Saturday, 8 February 2014

Visions of Terror - Further Thoughts on White Dwarf

Greetings wargamers and hobbyists, and welcome to the boiler room...this is where the furnace that fires the boiler that heats the water that travels through the pipes that travel all the way through the manse that keep the whole place nice and toasty when there is frost on the ground and teeth in the biting wind it located.

I'm thinking...

Following on from my previous post on the subject, I have now read right through Warhammer Visions. Bearing in mind that as a subscription holder, this is what will be replacing my traditional monthly White Dwarf magazine, and having given up looking for secret extra pages and hidden articles in some pictorial code language, I am thinking dark and unfortunate thoughts.

Lots of people have said plenty about the changes made to White Dwarf, how that affects subscription holder and non-holders alike, and what that leaves us with at the end of all things. I personally have only rarely been one to criticize Games Workshop or White Dwarf, except occasionally on pricing and the odd clanger of a model, which being fair are typically few and far between. I'm a bit of a Games Workshop Fanboy you might say, but late on this week I came to simple realisation about how I judge my White Dwarf Magazine.

I have a veritable library of White Dwarf magazines going back years, and have had a subscription for probably close to a decade. I have analysed my own reading of White Dwarf over the last twenty years, all the great battle reports, campaign articles, army building and Tale of Four Gamers, Gathering of Might, Global Campaigns etc, and made a terrible discovery...

The new Warhammer Visions magazine (and the White Dwarf Weekly Issue 1 for that matter), represent the first and only time in all my long aeons in the hobby that I have come to the end of the magazine and, instead of sliding it under the coffee table, into my bag, or on the shelf with the others, my initial and natural urge was to pop it in the recycling bin...I mean 'heavily embellished gothic cast iron furnace'.

This is a really sad thing for me. Not only that, I got through Visions in about twenty minutes. Even the most recent editions of White Dwarf gave me a few hours leisurely reading, a bit here, a bit there, and always reading in a strict order of reverse-priority.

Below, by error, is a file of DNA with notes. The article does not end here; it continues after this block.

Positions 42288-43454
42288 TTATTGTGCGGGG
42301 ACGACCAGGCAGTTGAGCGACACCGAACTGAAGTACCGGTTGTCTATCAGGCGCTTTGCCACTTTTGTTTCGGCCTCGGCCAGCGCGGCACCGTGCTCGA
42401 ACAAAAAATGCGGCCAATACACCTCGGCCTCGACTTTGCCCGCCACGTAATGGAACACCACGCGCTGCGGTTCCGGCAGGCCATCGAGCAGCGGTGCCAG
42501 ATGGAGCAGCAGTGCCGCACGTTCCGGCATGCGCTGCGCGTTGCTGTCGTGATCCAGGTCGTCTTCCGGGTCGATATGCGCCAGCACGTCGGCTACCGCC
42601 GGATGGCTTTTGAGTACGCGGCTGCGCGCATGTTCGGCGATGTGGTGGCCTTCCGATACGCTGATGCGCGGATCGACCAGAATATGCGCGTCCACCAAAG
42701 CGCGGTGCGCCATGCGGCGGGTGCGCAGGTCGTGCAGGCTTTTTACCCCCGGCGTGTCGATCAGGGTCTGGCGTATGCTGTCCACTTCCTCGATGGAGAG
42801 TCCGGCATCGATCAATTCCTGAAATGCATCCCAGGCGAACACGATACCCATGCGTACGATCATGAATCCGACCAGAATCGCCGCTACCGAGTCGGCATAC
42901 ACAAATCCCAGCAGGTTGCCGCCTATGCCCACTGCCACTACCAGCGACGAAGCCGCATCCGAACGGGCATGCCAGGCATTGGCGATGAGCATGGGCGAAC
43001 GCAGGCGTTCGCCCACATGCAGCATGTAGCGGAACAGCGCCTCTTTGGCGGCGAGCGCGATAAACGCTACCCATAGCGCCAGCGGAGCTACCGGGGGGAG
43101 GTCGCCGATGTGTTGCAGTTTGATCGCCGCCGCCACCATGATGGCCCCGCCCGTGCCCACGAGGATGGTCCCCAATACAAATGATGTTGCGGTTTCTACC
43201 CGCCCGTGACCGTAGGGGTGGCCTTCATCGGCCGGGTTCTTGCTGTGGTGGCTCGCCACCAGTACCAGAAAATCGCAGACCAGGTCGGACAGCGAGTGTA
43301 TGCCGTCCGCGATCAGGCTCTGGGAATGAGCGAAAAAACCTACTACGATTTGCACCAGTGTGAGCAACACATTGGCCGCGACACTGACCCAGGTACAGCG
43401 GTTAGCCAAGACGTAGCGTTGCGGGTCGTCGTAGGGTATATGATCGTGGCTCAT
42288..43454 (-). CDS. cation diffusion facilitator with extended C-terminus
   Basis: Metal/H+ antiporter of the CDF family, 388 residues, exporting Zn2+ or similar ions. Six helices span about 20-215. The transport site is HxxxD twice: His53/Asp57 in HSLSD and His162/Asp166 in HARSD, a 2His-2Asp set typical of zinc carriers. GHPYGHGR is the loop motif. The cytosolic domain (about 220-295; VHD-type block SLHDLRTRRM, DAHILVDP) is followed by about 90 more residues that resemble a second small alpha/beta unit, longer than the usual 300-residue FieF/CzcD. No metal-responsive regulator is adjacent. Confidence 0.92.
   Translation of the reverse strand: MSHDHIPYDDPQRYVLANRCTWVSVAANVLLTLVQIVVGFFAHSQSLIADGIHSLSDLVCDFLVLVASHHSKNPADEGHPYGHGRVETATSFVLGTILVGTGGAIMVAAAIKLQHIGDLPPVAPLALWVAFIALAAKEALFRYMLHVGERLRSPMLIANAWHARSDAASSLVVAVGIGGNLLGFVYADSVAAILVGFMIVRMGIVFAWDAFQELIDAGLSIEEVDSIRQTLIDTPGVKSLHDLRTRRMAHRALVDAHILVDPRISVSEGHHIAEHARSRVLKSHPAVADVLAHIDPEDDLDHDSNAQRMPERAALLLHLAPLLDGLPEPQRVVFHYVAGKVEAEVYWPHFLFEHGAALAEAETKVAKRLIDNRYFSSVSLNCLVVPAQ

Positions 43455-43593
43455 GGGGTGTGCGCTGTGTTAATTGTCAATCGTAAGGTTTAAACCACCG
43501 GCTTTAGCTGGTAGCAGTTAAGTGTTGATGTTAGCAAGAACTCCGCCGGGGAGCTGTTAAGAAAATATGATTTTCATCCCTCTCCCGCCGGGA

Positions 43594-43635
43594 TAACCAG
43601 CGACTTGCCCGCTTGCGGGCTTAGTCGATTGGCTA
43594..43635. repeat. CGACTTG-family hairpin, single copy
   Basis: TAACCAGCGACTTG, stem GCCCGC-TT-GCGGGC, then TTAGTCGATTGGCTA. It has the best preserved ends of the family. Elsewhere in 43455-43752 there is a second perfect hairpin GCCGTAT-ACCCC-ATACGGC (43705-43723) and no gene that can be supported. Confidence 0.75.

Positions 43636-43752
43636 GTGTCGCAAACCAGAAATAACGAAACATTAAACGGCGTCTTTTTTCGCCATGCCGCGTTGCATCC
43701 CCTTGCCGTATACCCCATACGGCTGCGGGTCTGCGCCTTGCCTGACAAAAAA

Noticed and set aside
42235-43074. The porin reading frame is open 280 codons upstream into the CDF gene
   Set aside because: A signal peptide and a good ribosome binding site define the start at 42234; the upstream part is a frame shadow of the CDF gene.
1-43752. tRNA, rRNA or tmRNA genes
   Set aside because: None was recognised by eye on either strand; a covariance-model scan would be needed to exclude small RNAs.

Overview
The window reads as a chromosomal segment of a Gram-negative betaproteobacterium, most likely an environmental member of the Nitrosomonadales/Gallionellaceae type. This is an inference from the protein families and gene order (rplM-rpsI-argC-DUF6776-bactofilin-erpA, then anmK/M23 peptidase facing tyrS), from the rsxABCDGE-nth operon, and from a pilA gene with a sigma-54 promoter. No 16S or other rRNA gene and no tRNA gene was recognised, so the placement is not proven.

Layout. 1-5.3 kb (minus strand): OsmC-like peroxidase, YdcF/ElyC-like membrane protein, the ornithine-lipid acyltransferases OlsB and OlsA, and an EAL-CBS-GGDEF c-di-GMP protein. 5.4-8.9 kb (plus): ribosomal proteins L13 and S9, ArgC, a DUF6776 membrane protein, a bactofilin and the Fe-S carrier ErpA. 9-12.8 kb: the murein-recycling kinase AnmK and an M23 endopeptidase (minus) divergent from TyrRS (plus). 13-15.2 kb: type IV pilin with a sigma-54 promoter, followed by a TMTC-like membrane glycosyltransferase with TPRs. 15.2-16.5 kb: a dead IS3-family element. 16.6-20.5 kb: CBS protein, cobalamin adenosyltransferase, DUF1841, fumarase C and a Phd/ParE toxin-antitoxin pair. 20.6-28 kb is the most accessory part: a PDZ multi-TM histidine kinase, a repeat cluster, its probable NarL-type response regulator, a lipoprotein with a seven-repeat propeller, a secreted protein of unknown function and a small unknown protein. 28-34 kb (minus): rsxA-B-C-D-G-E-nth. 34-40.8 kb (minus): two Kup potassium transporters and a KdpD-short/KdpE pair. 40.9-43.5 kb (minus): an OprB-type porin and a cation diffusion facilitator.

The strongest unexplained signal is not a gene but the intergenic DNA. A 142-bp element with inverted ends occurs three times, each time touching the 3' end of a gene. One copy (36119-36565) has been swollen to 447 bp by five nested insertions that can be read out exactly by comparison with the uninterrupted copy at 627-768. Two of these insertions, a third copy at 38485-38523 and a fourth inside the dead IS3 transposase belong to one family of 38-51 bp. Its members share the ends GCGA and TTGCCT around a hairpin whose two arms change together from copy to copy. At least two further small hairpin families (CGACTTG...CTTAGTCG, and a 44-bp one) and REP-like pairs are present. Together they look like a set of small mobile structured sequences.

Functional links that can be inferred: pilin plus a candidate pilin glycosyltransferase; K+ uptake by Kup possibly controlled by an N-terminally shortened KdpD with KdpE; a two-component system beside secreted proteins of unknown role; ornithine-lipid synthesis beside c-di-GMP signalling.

I always saved my favourite articles till last, so it would always be a regimented routine of: start at the front, and read through to the back, but skip Blanchitsu, Jeremy Vetock, Jervis Johnson and the battle report, then read back to front, picking these up as I went, and always, always finishing with the battle report, being ultra careful not to stumble onto the final page of the report that gave the result. This was my bible.

Yes, White Dwarf has changed a lot over the years, sometimes for good, and sometimes ill, and of course everyone has their own views about what the liked and didn't like. I am very forgiving hobbyist, and a big fan of Games Workshop and White Dwarf, but at the moment I am most troubled about the changes.

I have never been a person to get rid of or throw out models, and have only sold models I wasn't using to fund other gaming purchases. I have always been able to justify my expenditure by considering it an investment, something I get enjoyment out of over many years, and hopefully one day will share with my son. Hell, the models even hold their value pretty well, so if the worst ever came to the worst, at least I could get something back from all that investment.

As I said at the end of my previous post on the subject, I haven't yet cancelled my subscription, and this is mainly in the hope that things pick up (quite drastically I might add), but by that simple measure - do I keep it, or does it go in the furnace? - at the moment, I may finally be saying 'fairwell' to Grombrindal. It will be a sad day indeed if it comes to that, but I am not one to spend money on something that doesn't enhance my hobby. Facts are facts, regardless of how much I wish they were otherwise.

The flames roar, the crisp pages begin to curl in the heat...